Blockchains used to trace blood diamonds

Blockchain, the technology that underpins Bitcoin, may be poised to inspire solutions to key societal challenges, offering help with everything from trading carbon emissions to maintaining health records. But only if the companies and developers involved can agree on things.

The blockchain on which Bitcoin is built serves as a distributed, cryptographically signed ledger that makes it possible track and verify payments without any centralized authority. The ledger is maintained by computers performing computations that eventually generate more bitcoins. The same distributed cryptographic approach can be used to verify all sorts of transactions.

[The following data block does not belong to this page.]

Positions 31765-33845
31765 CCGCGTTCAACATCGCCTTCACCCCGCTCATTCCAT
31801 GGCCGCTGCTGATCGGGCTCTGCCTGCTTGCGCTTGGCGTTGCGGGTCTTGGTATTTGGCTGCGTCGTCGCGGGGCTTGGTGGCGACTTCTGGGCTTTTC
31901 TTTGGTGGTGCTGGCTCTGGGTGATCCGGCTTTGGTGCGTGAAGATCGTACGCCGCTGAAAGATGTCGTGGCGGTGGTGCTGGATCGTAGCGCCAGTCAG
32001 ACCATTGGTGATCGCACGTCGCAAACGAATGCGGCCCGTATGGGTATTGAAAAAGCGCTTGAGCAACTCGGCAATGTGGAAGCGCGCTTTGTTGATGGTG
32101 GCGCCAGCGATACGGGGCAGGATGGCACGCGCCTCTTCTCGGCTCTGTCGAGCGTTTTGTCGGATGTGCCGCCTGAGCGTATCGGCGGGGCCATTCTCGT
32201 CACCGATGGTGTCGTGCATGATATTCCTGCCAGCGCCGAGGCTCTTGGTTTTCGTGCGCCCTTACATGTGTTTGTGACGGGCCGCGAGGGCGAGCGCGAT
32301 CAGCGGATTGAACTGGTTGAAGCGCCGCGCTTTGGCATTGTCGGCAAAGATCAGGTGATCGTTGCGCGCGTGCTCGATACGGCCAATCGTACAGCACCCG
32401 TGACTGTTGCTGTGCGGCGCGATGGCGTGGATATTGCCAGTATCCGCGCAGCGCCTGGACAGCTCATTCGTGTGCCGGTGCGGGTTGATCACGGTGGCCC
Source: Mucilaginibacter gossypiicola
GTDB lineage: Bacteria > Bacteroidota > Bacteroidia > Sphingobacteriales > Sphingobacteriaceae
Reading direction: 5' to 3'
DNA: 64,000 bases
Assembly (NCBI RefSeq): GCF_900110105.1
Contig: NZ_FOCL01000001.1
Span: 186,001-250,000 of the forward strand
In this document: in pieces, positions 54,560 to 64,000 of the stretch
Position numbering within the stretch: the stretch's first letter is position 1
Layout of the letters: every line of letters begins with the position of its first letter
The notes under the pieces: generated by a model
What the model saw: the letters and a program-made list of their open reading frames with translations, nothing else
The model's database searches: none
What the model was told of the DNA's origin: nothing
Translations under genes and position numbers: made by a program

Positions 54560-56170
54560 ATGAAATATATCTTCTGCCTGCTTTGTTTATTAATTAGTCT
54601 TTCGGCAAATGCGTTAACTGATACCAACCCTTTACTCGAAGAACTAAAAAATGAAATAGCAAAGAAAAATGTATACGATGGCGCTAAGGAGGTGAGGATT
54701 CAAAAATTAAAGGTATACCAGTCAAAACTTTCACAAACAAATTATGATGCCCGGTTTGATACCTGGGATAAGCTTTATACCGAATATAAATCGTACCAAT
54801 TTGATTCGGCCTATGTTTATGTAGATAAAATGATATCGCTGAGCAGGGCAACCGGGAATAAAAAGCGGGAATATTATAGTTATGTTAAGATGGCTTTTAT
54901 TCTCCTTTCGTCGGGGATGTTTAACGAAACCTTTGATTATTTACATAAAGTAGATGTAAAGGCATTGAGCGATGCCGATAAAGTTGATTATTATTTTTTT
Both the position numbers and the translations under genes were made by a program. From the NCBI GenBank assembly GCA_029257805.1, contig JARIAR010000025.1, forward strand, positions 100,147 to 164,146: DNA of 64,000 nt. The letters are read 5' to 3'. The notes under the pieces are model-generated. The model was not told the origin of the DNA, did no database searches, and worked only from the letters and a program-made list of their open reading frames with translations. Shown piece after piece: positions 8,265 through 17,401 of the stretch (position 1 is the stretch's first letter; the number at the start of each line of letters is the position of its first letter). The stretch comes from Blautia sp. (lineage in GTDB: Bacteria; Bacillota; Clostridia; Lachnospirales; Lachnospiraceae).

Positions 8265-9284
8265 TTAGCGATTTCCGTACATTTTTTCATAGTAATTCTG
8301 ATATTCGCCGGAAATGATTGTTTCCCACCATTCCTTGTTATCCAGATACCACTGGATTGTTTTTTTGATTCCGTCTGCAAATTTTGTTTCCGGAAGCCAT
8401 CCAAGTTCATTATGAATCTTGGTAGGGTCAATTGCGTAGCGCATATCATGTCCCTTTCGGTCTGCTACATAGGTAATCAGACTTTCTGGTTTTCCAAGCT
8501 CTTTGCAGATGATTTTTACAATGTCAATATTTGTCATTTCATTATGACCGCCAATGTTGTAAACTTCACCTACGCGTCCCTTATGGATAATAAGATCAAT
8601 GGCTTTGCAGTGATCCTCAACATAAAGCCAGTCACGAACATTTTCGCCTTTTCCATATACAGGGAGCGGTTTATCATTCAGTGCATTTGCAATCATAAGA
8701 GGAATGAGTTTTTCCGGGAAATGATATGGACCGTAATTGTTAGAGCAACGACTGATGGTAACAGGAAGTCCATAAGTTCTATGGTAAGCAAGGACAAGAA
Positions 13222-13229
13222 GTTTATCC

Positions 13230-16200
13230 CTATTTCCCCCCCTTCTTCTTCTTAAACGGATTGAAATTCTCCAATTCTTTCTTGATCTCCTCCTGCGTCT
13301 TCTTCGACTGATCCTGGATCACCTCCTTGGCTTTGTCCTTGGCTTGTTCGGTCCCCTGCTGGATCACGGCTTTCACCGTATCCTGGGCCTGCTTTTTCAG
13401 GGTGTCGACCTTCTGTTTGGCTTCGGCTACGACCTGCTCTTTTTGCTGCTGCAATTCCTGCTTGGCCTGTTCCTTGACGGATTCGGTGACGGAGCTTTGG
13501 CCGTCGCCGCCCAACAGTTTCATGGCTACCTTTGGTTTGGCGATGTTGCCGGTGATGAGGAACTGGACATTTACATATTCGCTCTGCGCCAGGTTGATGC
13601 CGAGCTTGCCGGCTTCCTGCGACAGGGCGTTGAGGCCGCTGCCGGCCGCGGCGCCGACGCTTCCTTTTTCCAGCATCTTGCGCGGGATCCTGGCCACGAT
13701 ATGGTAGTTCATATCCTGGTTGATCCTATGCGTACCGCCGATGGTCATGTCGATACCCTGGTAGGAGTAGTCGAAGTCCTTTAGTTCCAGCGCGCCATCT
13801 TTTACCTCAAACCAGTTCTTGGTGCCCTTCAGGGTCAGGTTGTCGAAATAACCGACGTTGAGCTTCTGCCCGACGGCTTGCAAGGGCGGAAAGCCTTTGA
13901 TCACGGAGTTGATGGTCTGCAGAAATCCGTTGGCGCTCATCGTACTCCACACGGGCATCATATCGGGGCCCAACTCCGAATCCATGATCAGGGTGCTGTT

Among other projects, Hyperledger has been helping De Beers, the South African diamond company, use a blockchain to track and distinguish legitimately acquired diamonds from those sourced from conflict regions. By carefully examining the blockchain data supplied with each diamond, it should be possible to identify suspect diamonds and fraudulent transactions. Others are looking at how blockchains could verify carbon-trading deals or serve as a framework for securing digital health records, Behlendorf said.

One of the big challenges with Bitcoin and blockchain systems is their technical complexity and related questions about security. Hyperledger is meant to help with this issue by offering technical guidance and leadership to the community involved with developing its technology. This is also meant to help with some of the infighting within the Bitcoin community that has arisen as a result of its decentralized nature, threatening to undermine the currency even as its value rises.

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